By early fall 2012, the Series 2009 bills represented 50% of all $1 bills in circulation.

The last Series 2009 $1 bills were produced in October 2014, and the last notes were released in September 2015.

Series 2013 (2014-present)Edit

1dollar 2015

Jack Lew replaced Geithner in 2013. His signature appeared on new Series 2013 $1 bills, which entered circulation in May 2014, the first ones printed for the Federal Reserve Banks of Kansas CityDallas and Cleveland, while other banks released their Series 2013 $1 bills in later dates.

As of early 2014, Series 2013 $1 bills come from 50-subject sheets, while all other bills still come from 32-subject sheets since the late 1950s.

As of late 2016, more than half of all $1 bills are Series 2013. This number increases to over 60% as of September 2017.

Series 2017 (2017-present)Edit

The first Series 2017 $1 bills were printed in October 2017 as replacements for some Series 2013 bills from the "F .... N" serial number range. Regular notes are expected to appear in the November 2017 BEP report as they began circulation in December 2017.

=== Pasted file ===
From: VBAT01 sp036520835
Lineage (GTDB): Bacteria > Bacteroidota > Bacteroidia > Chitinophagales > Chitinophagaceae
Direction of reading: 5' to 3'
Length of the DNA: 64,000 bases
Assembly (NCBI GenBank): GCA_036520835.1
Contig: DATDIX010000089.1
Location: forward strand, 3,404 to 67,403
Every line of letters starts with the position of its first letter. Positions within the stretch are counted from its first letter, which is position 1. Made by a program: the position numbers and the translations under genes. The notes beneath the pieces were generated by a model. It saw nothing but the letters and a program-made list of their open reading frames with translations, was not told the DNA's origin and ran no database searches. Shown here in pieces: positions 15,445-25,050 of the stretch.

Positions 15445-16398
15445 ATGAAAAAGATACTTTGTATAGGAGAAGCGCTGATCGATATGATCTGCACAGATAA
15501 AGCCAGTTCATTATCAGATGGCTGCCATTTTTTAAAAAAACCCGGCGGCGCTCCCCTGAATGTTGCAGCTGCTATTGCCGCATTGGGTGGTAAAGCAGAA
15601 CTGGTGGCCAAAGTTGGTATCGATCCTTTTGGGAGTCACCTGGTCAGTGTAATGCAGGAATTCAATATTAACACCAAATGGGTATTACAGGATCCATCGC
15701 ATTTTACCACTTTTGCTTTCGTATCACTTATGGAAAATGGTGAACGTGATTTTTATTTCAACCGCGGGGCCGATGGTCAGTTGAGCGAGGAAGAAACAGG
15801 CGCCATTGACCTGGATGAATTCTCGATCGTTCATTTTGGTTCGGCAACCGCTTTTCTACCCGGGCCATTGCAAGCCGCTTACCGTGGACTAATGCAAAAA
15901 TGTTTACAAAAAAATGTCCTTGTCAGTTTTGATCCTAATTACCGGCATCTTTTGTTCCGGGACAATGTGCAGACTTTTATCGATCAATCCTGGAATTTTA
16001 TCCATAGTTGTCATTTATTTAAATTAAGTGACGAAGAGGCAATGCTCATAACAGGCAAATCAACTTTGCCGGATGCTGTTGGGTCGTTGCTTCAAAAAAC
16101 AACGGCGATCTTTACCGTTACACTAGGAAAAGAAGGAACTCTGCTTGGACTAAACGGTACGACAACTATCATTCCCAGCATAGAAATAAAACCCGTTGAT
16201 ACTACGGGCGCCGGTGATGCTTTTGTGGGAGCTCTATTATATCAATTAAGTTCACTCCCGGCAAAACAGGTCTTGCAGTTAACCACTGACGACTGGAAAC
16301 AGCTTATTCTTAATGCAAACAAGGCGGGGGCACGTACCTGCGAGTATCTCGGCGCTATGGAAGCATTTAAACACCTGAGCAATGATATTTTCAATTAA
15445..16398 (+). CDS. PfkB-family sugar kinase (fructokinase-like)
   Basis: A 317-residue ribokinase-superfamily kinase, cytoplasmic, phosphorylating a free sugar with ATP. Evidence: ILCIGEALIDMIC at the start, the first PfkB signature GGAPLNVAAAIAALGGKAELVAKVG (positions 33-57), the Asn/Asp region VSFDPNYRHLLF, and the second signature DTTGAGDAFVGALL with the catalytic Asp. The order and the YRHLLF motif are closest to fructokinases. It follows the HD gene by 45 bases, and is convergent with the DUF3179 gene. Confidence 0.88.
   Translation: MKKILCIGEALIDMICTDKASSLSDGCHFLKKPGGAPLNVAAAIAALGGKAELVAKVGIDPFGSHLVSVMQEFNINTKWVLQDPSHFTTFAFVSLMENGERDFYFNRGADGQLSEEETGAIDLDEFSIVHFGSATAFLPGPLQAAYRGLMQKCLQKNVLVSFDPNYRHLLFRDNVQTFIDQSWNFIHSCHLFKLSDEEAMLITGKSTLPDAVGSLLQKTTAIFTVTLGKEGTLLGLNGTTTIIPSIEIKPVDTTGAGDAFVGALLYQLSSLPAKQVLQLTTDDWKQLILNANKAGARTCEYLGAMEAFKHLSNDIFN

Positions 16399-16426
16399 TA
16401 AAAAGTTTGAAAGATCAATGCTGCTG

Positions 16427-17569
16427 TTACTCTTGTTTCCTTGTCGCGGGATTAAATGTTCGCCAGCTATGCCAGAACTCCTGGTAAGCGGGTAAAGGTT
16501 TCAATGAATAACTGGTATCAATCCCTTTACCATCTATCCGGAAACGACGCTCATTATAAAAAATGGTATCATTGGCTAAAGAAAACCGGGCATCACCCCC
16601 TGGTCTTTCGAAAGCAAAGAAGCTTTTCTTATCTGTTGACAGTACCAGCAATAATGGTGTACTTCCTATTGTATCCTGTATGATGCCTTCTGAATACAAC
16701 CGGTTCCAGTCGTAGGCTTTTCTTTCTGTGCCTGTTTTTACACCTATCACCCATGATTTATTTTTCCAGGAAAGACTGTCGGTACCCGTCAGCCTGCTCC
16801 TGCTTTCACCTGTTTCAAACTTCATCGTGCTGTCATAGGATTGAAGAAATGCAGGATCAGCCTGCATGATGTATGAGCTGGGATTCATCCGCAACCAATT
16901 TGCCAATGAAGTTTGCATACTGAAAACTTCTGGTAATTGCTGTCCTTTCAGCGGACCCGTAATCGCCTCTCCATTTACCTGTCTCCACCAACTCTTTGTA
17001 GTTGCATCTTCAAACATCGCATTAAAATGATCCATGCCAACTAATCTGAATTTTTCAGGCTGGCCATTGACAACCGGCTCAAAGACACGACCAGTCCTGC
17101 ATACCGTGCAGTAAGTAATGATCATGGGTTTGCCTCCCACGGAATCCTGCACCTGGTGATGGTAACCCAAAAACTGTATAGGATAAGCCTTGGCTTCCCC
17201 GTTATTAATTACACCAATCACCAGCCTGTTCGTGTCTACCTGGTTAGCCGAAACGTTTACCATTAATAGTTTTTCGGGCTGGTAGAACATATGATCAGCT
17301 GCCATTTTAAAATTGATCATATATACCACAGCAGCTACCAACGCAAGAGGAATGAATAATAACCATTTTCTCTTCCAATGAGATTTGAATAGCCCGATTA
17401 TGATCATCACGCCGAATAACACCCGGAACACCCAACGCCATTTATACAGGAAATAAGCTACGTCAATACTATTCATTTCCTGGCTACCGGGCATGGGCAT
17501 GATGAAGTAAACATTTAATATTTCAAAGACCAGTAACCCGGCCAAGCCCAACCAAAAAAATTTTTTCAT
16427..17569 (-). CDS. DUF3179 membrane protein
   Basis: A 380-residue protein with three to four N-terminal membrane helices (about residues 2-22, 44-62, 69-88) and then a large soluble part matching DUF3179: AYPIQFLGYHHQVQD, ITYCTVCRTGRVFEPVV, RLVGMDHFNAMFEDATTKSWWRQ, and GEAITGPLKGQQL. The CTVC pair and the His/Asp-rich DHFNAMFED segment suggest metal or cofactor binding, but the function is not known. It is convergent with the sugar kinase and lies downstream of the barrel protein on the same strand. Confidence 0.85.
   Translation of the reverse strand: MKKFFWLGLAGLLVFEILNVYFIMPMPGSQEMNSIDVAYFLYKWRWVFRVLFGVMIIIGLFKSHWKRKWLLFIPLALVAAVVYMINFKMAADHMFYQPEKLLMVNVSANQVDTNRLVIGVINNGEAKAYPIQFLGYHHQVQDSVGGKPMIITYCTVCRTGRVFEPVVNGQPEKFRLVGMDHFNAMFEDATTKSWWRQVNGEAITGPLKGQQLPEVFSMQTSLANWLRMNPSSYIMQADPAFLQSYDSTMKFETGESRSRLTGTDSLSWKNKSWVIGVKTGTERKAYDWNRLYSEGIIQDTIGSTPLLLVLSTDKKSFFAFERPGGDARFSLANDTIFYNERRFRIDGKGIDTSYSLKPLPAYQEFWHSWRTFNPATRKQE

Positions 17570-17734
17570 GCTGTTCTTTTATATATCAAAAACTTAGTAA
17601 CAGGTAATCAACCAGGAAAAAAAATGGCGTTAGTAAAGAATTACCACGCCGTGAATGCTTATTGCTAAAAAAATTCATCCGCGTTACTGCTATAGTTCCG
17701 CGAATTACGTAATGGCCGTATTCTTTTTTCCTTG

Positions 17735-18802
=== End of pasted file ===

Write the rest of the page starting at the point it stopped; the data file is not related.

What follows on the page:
1dollar back

Back of the $1 bill

Amounts in circulationEdit

As of this date Volume amount
January 1, 1991 5.1 billion
January 1, 1992 5.3 billion
January 1, 1993 5.5 billion
January 1, 1994 5.7 billion
January 1, 1995 6.1 billion
January 1, 1996 6.3 billion
January 1, 1997 6.6 billion
January 1, 1998 6.7 billion
January 1, 1999 7 billion
January 1, 2000 7.5 billion
January 1, 2001 7.7 billion
January 1, 2002 7.8 billion
January 1, 2003 8 billion
January 1, 2004 8.2 billion
January 1, 2005 8.3 billion
January 1, 2006 8.8 billion
January 1, 2007 9 billion
January 1, 2008 9.3 billion
January 1, 2009 9.5 billion
January 1, 2010 9.6 billion
January 1, 2011 9.7 billion
January 1, 2012 10 billion
January 1, 2013 10.3 billion
January 1, 2014 10.6 billion
January 1, 2015 11 billion
January 1, 2016 11.4 billion
January 1, 2017 11.7 billion
January 1, 2018 TBA (about 12 million)